>When I started this blog, I told myself I’d keep it positive. No whining. And I intend to keep it that way, but I’ve realised there’s something insidiously negative – not to mention unrealistic – about being too positive. This post is an attempt to redress that balance.
If the writing business is famous for one thing it’s the rejection letter. Now, I know this blog is read by a number of people who are aspiring writers, so I hope it provides some comfort to know that rejection really is just part of the business. I’ve known that for a long time, and continue to have work rejected on a regular basis. By my wife, who tells me this manuscript is lacking a certain sparkle, by my agent, who tells me this manuscript isn’t commercial enough for the current market, by editors who tell me that there’s no place for this manuscript in their list at the moment. I don’t like it any more than you do. In the past I’ve even been guilty of taking it personally. But it’s just the way the kitchen operates, and you know what they say if you can’t stand the heat …
Whenever this subject comes up I think about myfirst days at art college. There we were, fresh out of school, terribly precious with our pencils and convinced that every drawing we did had to be a fine and finished thing. To drum that out of us, the tutors spent the first few lessons mercilessly ripping us to pieces, tearing up work, throwing drawings on the floor and getting us to walk on them. Cruel? Maybe. But the only way to free us of the illusion that the act of the creation is all about the finished thing. Because it’s not. It’s about the process. Accepting artistic – and commercial – criticism is all part of the game. Accepting editorial advice is something we should all do gratefully, and gracefully.
Does that mean I’m not pissed off when what I thought was a pretty fine piece of work gets roundly trashed by everyone I show it to? Of course not. But it does mean that, after I’ve thrown things around the room and consumed a bottle or two of Cabernet Shiraz, I either set to work improving it or move on. Because there always is a next thing to move on to – you just have to seek it out.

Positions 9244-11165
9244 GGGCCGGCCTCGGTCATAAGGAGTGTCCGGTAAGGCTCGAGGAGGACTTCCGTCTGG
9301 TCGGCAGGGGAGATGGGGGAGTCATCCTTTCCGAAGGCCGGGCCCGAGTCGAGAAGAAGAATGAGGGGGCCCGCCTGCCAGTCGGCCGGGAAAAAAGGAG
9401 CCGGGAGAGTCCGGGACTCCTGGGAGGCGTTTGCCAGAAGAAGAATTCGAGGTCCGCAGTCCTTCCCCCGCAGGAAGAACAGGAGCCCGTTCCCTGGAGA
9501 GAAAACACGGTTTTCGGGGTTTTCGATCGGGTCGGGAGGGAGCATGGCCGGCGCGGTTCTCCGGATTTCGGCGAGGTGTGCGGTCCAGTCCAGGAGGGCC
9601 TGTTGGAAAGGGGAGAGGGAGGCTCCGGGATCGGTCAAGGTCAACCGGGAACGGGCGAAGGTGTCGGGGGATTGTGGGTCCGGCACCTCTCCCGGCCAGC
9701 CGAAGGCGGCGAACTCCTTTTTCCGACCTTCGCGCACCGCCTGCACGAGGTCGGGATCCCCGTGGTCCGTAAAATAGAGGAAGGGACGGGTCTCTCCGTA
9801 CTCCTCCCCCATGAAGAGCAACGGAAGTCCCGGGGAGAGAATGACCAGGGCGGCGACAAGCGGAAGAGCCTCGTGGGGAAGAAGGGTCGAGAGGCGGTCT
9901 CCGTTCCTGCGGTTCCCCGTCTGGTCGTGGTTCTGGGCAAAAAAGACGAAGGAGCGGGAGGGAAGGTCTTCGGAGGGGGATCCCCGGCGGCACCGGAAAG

So my message to all you struggling writers is simply this: the struggle isn’t ever going to go away. I’ve had moderate success over some years, with eight published novels and two more under contract, plus a handful of short stories some of which have enjoyed some critical success. But I’ve also got trunk novels that have never seen the light of day, a heap of equally unloved short stories and any number of pitches for books that may or may not find a home. More rejections than you can shake a stick at, in other words, the most recent of which came thudding into my inbox just last week.
Is this a negative post, then? Not at all. It’s a call to arms. Because the next project beckons. It always does. I’m waiting for some feedback on my latest pitch and who knows, maybe this will be the one that catches the lightning in the bottle. But right now, I’ve a new short story to finish. And as for you … haven’t you got something to be getting on with too? It won’t write itself, you know.